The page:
We met up in Lexington, first for lunch and then an afternoon of catching up that dribbled over into the evening, and ended with most of us staying over, scattered over two stories of our friends’ new house.  This is the group I see three or four times a year, often more if someone is reading or giving a presentation or just happens to be in the area. If we can, we flock to the place wherever the others are, even if for an afternoon, or  a quick lunch just off  I-64, I-75, the Bluegrass or Mountain Parkway.  

An entire year and then some has gone without us clapping eyes on each other.  A year with illness and deaths in the family, new homes and weddings and retirements to celebrate and there we all were, stuck in our homes, Zoom a sorry substitute for our old lives, but we were grateful for it, even so. 

And then, on a perfect Saturday in mid-May, we met up at Dudley’s in Lexington, just as the farmer’s market was in full swing outside the open doors. Everyone out in shorts and t-shirts and their fancy little dogs, or their sweet rescues with fancy leashes, or babies in fancy strollers, and it was almost an assault to the senses all those people and all that color concentrated in one small space. We aren’t used to it anymore.

We arrived early and were shown to our table where we waited for the others to join us.   It was graduation day at UK and the restaurant seemed full, although tables were still fairly spread out.  Maybe it was the celebratory feeling chasing around the room that made it seem full to overflowing. There was more than graduation to celebrate this Saturday, as mandates eased and the world cautiously opened up.

When the last of our group arrived it was hugs all around.  We had been talking about those hugs for weeks, and they were worth waiting for.  No shoulder bump/air kiss embraces these.  These were full-on funeral hugs, homecoming hugs, the greeting and parting hugs of every wonderful Christmas gathering all rolled into one.  We rose from our seats and stood in the middle of the restaurant, in other people’s way, announcing who was coming after whom for their long overdue embrace. 

We luxuriated in those hugs.  And then we ordered drinks.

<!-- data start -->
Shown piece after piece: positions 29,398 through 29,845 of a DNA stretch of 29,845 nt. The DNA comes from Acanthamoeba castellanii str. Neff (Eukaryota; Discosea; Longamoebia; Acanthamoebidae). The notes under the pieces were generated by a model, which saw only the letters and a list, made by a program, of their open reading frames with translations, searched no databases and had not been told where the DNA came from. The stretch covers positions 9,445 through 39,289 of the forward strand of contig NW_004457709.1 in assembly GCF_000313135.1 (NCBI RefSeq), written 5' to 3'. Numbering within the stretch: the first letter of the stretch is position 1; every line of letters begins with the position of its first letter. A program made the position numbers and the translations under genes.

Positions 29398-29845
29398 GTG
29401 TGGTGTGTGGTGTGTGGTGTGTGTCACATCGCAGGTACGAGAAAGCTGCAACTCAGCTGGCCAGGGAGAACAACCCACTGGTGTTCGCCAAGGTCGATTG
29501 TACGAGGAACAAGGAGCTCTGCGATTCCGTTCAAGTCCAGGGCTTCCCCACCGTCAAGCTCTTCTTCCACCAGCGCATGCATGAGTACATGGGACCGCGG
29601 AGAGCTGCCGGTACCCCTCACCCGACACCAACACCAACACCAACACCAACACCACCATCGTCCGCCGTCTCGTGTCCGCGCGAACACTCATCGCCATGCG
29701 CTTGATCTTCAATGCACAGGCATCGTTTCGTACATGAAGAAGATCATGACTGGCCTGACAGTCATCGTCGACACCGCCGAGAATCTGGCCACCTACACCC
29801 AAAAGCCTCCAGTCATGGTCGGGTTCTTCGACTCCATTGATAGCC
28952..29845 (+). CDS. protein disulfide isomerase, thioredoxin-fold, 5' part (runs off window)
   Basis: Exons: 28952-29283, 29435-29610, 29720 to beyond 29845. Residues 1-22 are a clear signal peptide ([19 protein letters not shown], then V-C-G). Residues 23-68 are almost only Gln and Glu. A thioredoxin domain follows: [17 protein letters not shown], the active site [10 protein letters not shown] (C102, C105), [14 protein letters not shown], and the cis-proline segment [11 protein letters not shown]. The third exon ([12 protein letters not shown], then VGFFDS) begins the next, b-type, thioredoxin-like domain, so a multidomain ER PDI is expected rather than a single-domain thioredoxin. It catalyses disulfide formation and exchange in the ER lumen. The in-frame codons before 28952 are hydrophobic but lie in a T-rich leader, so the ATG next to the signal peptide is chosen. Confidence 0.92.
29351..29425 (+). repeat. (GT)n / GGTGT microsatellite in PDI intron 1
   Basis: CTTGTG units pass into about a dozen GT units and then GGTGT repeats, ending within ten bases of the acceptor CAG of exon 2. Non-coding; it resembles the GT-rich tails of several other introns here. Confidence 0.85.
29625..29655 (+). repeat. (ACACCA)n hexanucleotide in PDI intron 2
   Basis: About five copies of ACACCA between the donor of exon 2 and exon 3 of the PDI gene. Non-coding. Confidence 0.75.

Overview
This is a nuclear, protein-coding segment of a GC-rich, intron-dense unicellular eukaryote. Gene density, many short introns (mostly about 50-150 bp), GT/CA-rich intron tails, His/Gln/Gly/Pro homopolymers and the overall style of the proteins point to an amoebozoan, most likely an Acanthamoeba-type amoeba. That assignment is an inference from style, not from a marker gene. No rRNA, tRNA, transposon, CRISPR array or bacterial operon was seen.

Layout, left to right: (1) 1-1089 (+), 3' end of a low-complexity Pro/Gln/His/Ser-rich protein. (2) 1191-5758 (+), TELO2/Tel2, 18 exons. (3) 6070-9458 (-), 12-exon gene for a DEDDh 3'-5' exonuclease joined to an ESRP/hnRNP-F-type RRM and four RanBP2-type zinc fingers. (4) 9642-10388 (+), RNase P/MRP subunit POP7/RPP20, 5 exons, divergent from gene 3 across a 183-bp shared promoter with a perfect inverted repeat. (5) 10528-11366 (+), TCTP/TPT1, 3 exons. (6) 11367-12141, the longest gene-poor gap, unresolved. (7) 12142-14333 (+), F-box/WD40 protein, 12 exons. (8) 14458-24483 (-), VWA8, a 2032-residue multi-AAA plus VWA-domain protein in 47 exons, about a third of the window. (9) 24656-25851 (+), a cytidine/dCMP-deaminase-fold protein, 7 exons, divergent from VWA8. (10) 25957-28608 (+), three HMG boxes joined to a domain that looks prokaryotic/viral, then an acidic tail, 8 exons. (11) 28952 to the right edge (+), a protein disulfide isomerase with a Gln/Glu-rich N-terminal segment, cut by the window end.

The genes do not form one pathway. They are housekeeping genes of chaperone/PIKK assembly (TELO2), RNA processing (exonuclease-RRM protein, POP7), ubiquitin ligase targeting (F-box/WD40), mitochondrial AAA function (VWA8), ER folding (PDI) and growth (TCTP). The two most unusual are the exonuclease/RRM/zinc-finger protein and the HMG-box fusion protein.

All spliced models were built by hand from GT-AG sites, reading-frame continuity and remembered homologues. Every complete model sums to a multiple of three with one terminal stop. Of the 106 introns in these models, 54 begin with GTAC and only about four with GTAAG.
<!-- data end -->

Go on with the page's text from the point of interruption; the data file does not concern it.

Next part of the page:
There is something about the brunchy time of day that just screams for some kind of pretty drink.  Even if you don’t drink, you kinda want one, and one of our pals who rarely imbibes, if ever, decided she wanted one, too.  We spent a long time discussing what she might like, talking in that indulgent way one does with a child.  Do you think you want something fruity? Fizzy?  Orange?  Peach? 

We ordered for her, making sure it was something we all would like, knowing we would probably be polishing it off for her, which we did. We shared that drink like we share desserts.  We passed it back and forth, smacked our lips and struck poses, attempting to discern the elusive flavors and ingredients like the experts we think we are. 

In the afternoon we met up with the rest of us who didn’t make it to lunch.  We sat outside as the shadows lengthened, talked for hours about what, I can’t say.  I just know the conversation never dragged, we took turns speaking like well-behaved kindergarteners, we brought each other water and soft drinks, crackers and cheese after any trip inside. 

At some point we talked about books we were reading, things we were writing, what other friends were up to.  There was a huge yard to explore, a creek, a hammock-y kind of swing no one could get in or out of gracefully. We laughed at everyone who tried it.   Finally, pizza. 

In other words, a normal, lovely day.  A day that in the depths of our isolation, we thought might never come. And yet, here we are. We have a holiday weekend just ahead, one of the little holidays, which is perfect for testing the waters, with no big expectations but some family or friends around, some potato salad and barbecue, maybe.  Which is great, really, because a simple backyard gathering leaves so much more time and space for all those hugs.

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